Marriage and the church


A chara, – “Marriage was the last resort of weak Christians. As a consequence the early church placed a low value on the family”, writes Patsy McGarry (“The changing face of marriage in the Catholic Church”, Opinion & Analysis, April 8th).

There was indeed a strong tradition in support of virginity in the church, and this was counter-cultural, but Mr McGarry’s broad assertions do not reflect the historical situation.

St Augustine, to whom he refers, wrote a treatise On the Good of Marriage, and another On Marriage and Concupiscence. Augustine wrote in the context of controversies of his own day. In the latter work he wrote: “It is certainly not fecundity only, the fruit of which consists of offspring, nor chastity only, whose bond is fidelity, but also a certain sacramental bond in marriage which is recommended to believers.” Augustine does not use the word “sacrament” in the more precise sense which had developed by the 12th century, but he clearly places a high value on marriage.

Mr McGarry writes, “. . . the idea of marriage as sacrament in the Catholic tradition has existed for 831 years, less than half the history of Christianity”. The definition by the Council of Verona in 1184 was by no means the start of the idea. In a similar way, the conclusions of the Second Vatican Council had a long history prior to the council.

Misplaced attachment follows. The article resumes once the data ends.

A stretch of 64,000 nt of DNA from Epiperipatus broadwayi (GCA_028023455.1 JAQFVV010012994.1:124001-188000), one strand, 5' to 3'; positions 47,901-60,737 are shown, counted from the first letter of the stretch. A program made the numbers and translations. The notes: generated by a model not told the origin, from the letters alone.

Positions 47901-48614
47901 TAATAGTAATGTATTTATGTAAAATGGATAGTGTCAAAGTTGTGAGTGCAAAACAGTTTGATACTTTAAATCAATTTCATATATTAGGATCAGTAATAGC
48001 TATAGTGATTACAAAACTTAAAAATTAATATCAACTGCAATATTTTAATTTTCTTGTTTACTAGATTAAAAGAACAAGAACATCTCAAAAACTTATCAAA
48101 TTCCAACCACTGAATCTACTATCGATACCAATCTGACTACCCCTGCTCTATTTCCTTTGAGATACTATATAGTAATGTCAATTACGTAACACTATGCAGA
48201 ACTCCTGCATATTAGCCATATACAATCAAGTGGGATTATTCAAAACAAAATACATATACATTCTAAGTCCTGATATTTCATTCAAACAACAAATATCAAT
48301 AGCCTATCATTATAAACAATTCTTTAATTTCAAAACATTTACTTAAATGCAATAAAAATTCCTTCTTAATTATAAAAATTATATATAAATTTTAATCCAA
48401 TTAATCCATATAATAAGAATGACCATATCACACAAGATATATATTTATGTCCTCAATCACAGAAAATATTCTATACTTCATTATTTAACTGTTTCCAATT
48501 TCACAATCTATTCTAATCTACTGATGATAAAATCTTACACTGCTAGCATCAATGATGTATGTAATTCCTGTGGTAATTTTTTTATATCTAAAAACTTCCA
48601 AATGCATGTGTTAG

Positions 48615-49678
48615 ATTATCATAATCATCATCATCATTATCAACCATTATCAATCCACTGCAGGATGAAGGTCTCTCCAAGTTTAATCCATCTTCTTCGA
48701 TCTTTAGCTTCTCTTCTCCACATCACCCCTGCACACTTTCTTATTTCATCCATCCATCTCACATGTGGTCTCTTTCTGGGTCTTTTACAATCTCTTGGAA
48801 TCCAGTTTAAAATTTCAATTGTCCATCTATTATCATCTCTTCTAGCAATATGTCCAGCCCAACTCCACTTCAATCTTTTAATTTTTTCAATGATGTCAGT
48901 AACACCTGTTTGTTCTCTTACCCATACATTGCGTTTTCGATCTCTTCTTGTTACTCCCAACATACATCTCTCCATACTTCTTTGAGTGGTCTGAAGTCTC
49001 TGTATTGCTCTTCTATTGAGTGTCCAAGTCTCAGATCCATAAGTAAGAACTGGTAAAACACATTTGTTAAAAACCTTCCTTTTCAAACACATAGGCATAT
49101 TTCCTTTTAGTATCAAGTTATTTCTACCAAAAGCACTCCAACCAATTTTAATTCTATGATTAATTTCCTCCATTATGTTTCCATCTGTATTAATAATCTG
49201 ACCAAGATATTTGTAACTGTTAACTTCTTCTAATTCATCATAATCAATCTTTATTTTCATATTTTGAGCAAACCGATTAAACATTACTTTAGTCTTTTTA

He quotes Archdeacon Gordon Linney: “‘Personally, I think the claim of the churches to own marriage in any sense just doesn’t stand up because marriage was there long, long before there was ever a Christian church’, he said. It was ‘a civil matter’.” I have never heard a claim by any church “to own marriage in any sense”.

We cannot judge in the same way what was done in previous times when there was not the separation of church and state as we know today. Civil registration of marriages only came fully into operation in Ireland in 1864.

Mr McGarry wrote that the Council of Trent “made it a requirement that a valid marriage must take place in the presence of the parish priest and at least two witnesses”. That was an eminently sensible step to deal with the custom of “clandestine marriage”, where a man and woman could simply agree in private to be husband and wife. The lack of verification could and did lead to many difficulties. – Is mise,



Dublin 16.